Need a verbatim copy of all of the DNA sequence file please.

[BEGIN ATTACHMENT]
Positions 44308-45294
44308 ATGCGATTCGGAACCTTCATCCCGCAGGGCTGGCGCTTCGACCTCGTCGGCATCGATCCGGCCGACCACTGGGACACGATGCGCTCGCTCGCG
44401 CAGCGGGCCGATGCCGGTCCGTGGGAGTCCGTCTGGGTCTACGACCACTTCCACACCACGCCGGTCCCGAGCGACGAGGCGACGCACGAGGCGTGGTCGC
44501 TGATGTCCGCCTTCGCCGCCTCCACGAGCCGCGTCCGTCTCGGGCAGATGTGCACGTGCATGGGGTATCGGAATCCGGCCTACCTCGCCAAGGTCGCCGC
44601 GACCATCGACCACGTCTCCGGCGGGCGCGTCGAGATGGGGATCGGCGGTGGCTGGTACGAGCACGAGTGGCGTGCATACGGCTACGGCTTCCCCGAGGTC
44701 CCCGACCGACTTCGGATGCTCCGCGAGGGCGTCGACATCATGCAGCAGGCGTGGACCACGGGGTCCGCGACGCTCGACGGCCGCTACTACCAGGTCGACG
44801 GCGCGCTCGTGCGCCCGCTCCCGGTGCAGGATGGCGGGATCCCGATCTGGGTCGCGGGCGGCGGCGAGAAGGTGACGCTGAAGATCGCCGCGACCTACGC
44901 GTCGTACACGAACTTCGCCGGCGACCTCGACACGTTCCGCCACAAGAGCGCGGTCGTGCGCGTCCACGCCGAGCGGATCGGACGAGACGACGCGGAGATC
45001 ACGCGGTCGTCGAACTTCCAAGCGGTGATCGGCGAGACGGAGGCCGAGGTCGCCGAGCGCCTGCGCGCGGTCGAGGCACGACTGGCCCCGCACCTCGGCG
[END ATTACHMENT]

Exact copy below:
Positions 44308-45294
44308 ATGCGATTCGGAACCTTCATCCCGCAGGGCTGGCGCTTCGACCTCGTCGGCATCGATCCGGCCGACCACTGGGACACGATGCGCTCGCTCGCG
44401 CAGCGGGCCGATGCCGGTCCGTGGGAGTCCGTCTGGGTCTACGACCACTTCCACACCACGCCGGTCCCGAGCGACGAGGCGACGCACGAGGCGTGGTCGC
44501 TGATGTCCGCCTTCGCCGCCTCCACGAGCCGCGTCCGTCTCGGGCAGATGTGCACGTGCATGGGGTATCGGAATCCGGCCTACCTCGCCAAGGTCGCCGC
44601 GACCATCGACCACGTCTCCGGCGGGCGCGTCGAGATGGGGATCGGCGGTGGCTGGTACGAGCACGAGTGGCGTGCATACGGCTACGGCTTCCCCGAGGTC
44701 CCCGACCGACTTCGGATGCTCCGCGAGGGCGTCGACATCATGCAGCAGGCGTGGACCACGGGGTCCGCGACGCTCGACGGCCGCTACTACCAGGTCGACG
44801 GCGCGCTCGTGCGCCCGCTCCCGGTGCAGGATGGCGGGATCCCGATCTGGGTCGCGGGCGGCGGCGAGAAGGTGACGCTGAAGATCGCCGCGACCTACGC
44901 GTCGTACACGAACTTCGCCGGCGACCTCGACACGTTCCGCCACAAGAGCGCGGTCGTGCGCGTCCACGCCGAGCGGATCGGACGAGACGACGCGGAGATC
45001 ACGCGGTCGTCGAACTTCCAAGCGGTGATCGGCGAGACGGAGGCCGAGGTCGCCGAGCGCCTGCGCGCGGTCGAGGCACGACTGGCCCCGCACCTCGGCG